LOS ANGELES, June 26 (UPI) -- The ferocious political satire "Herod's Law" swept the Mexican Oscars in 2000, but it's only now debuting in the United States. It was the first Mexican movie ever to attack by name the ruling Institutional Revolutionary Party (PRI), whose seven decades of parasitic power ended with the subsequent election of Vincente Fox.
The PRI was too canny to allow the Mexican equivalents of Solzhenitsyn and Sakharov to emerge. Instead of banishing artists and intellectuals to martyrdom in the Gulag, it simply bought them, bribing potential critics on the left with lucrative government jobs, including ambassadorships. The once-lively Mexican film industry, having been nationalized in the late 1950s, has only recently begun to revive from its PRI-imposed stagnation.
While the film's tale of PRI corruption fifty years ago has been criticized as too lurid, it's almost prim compared to the Caligula-scale scandals and assassinations that marked Carlos Salinas' presidency in 1993-94.
"Herod's Law" is well acted, with attractive cinematography, and a fun 1940s mambo score. The Spanish-speakers in the audience seemed to laugh sooner and longer than those of us reading the subtitles, but it's amusing enough. And, the film doesn't pretend that merely throwing the rascals out will fix all of Mexico's problems at making democracy work. It details why states less pampered by history than America keep generating new rascals, a lesson we're painfully relearning in Iraq.
In 1949, the word goes down through the PRI hierarchy: find a new mayor for San Pedro de los Saguaros, ideally a party hack so dim that he hasn't heard that the last few mayors were lynched by long-suffering residents enraged at their rulers' kleptomania. So, naïve junkyard supervisor Juan Vargas gets fingered for the job.
He's portrayed by Damián Alcázar, who has a wonderfully comic face, halfway between Andrew Sachs playing the Spanish bellhop Manuel on "Fawlty Towers" and Bumblebee Man on "The Simpsons."
Poor Vargas is such a sap that he actually intends to apply President Miguel Alemán's grandiose slogans about "modernity and social justice" to San Pedro. He and his attractive, ambitious wife are shocked, however, to find that the village consists of a few primitive shacks amidst a vast cactus forest. He even has to rely on his secretary to talk to his constituents because they only speak an Indian language.
The casting illustrates the Mexican racial hierarchy that Americans often overlook because Mexico doesn't have a strict color line. The PRI caudillos are white, Vargas is darker, his secretary is mostly Indian, and the peasants are all Indian.
Vargas hopes to rebuild the school that a previous mayor had sold for scrap, but he finds only seven pesos in the looted municipal treasury. He asks for a bigger budget, but his PRI boss instead explains Herod's Law -- essentially Lenin's "Who? Whom?" with a certain transitive verb in the middle. He then hands Vargas a pistol and a copy of the Mexican constitution.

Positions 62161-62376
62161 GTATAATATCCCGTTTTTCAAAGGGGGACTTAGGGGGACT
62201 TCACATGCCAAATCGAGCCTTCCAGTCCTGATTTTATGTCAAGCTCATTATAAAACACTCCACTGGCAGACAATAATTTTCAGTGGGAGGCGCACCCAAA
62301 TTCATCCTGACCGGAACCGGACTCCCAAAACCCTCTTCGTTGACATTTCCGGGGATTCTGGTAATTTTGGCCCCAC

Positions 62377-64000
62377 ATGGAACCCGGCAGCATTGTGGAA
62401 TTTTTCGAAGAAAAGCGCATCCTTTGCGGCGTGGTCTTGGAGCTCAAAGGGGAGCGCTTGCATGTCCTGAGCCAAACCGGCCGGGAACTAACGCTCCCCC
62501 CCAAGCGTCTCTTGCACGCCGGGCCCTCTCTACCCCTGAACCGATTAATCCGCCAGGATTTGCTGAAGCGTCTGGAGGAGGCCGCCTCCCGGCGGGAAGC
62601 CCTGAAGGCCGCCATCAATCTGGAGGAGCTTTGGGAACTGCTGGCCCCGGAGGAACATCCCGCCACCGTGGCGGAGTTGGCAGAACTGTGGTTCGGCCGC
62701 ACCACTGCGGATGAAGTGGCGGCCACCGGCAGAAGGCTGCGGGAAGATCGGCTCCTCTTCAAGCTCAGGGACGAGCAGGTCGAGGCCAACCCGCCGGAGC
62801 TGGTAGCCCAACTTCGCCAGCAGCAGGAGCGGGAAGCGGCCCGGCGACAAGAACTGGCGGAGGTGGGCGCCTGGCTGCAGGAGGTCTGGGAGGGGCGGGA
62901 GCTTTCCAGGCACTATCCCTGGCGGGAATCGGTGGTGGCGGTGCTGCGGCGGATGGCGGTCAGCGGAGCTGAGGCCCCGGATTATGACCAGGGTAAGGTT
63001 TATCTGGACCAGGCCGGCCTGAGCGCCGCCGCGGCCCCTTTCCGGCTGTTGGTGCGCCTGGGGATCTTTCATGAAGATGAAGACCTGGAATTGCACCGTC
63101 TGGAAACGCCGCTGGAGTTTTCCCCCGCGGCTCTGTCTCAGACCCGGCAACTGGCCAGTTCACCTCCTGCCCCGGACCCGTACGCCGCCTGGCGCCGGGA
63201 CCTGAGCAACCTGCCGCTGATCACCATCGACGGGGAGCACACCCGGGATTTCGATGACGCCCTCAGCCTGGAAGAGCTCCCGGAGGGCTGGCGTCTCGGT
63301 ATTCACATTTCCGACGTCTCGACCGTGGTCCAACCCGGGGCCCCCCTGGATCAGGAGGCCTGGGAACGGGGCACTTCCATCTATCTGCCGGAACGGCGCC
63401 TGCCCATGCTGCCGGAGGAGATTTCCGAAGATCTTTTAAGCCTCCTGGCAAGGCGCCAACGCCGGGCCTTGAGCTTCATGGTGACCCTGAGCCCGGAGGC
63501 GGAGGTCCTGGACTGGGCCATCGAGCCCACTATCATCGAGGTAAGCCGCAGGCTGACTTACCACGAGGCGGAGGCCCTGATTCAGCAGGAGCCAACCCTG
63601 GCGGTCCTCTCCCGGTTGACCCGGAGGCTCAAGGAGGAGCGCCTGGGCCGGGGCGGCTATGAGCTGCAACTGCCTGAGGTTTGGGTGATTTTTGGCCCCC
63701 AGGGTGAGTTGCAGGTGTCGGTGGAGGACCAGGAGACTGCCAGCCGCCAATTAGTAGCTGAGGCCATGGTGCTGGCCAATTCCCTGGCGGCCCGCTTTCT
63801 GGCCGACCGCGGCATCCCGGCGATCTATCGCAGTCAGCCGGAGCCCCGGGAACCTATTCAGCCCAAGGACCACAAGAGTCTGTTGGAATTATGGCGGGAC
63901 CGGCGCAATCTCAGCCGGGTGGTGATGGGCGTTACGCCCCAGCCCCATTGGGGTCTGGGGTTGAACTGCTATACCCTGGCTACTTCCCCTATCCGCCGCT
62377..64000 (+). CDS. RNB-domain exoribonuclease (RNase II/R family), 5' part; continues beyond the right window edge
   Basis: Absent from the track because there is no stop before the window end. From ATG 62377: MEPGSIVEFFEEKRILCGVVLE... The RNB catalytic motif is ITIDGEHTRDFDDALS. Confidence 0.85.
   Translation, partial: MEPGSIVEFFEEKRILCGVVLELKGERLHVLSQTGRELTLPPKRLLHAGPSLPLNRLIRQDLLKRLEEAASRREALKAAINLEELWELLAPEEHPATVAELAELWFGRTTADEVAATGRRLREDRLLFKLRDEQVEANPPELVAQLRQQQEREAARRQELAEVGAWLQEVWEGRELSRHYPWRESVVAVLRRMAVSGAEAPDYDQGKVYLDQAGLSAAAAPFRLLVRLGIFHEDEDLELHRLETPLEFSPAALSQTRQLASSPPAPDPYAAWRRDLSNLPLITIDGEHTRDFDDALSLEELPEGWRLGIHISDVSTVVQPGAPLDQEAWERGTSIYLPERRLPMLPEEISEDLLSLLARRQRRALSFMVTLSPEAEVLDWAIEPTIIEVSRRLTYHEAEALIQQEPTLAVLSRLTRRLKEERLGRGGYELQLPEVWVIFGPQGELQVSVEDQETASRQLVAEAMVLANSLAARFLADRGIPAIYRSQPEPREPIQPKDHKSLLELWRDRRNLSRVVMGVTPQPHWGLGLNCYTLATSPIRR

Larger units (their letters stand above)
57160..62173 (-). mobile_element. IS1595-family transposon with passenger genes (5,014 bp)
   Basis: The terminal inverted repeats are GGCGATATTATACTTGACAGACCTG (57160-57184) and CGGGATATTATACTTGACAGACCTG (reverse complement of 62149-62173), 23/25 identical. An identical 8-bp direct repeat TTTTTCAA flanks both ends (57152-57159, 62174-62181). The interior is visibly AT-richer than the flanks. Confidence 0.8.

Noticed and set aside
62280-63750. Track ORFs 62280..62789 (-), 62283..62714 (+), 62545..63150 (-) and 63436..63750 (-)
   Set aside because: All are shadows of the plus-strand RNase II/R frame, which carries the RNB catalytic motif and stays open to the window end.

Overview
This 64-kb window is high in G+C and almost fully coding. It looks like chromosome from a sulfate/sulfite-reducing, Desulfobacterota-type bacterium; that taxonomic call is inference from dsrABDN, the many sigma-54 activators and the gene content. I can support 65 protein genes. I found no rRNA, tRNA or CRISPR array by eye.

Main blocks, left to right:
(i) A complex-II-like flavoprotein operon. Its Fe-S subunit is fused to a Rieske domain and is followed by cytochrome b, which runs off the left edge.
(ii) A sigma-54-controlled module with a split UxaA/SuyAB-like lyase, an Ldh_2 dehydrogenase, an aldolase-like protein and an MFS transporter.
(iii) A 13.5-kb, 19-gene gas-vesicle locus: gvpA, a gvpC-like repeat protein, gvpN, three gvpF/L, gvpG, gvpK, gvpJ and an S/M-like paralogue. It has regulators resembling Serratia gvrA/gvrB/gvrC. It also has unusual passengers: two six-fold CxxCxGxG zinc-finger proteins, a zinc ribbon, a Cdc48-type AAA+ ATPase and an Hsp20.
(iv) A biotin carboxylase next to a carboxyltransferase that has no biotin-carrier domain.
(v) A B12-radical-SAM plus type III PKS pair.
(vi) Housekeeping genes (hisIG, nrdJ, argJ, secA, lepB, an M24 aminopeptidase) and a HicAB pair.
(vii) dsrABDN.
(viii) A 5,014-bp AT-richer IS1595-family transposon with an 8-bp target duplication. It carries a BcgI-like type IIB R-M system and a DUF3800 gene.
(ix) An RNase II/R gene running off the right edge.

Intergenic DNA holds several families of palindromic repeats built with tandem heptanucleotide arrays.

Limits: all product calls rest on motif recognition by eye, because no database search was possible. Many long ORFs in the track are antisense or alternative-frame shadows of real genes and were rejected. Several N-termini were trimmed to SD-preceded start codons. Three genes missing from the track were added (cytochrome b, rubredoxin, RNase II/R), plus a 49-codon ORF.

Reading up, the mayor discovers that, legally speaking, everything in Mexico that's not forbidden is mandatory. This revelation opens opportunities that an impoverished official with a nagging wife can hardly be expected to resist.
Soon, Vargas is muscling in on the village's only going concern, a bordello. Vargas' feelings of guilt are assuaged by his idealistic goals. Who needs a conscience when you have a social conscience?
To bring electricity to the village, the mayor hires as town engineer a worthless American drifter who generates sparks only with Vargas' wife. Englishman Alex Cox -- the burnt-out ex-genius director of the 1980s punk classics "Repo Man" and "Sid & Nancy" -- plays "Gringo" with that gratingly flat accent you hear from phony American characters on English sitcoms.
Although the movie is biased toward President Fox's business-oriented PAN party -- the most honest man in town is the doctor, who is the perpetual PAN candidate for mayor -- the filmmakers' anti-Americanism is striking.
When the madam insults Vargas' machismo by having him thrown in the pigpen, he shoots her, then frames the town drunk, and shoots him "attempting to escape."
The increasingly megalomaniacal mayor begins posting his own personalized amendments to the Mexican constitution that double the taxes on the penniless peasants. They only have livestock to pay him with, so his office fills up with goats, pigs, and fowls.
Vargas' boss suddenly storms in, scattering turkeys. In a panic, Vargas shoots him. The Indians are about to lynch him when the federales arrive.
Unbeknownst to Vargas, his boss had just murdered his political rival, the president's nephew. In the final scene, Vargas, now a national hero and Congressman, concludes his stirring inaugural address with an exhortation to his fellow legislators. "We must fulfill the party's duty to the nation: to remain in power forever and ever!"
Rated "R" for sex, violence, and bad language.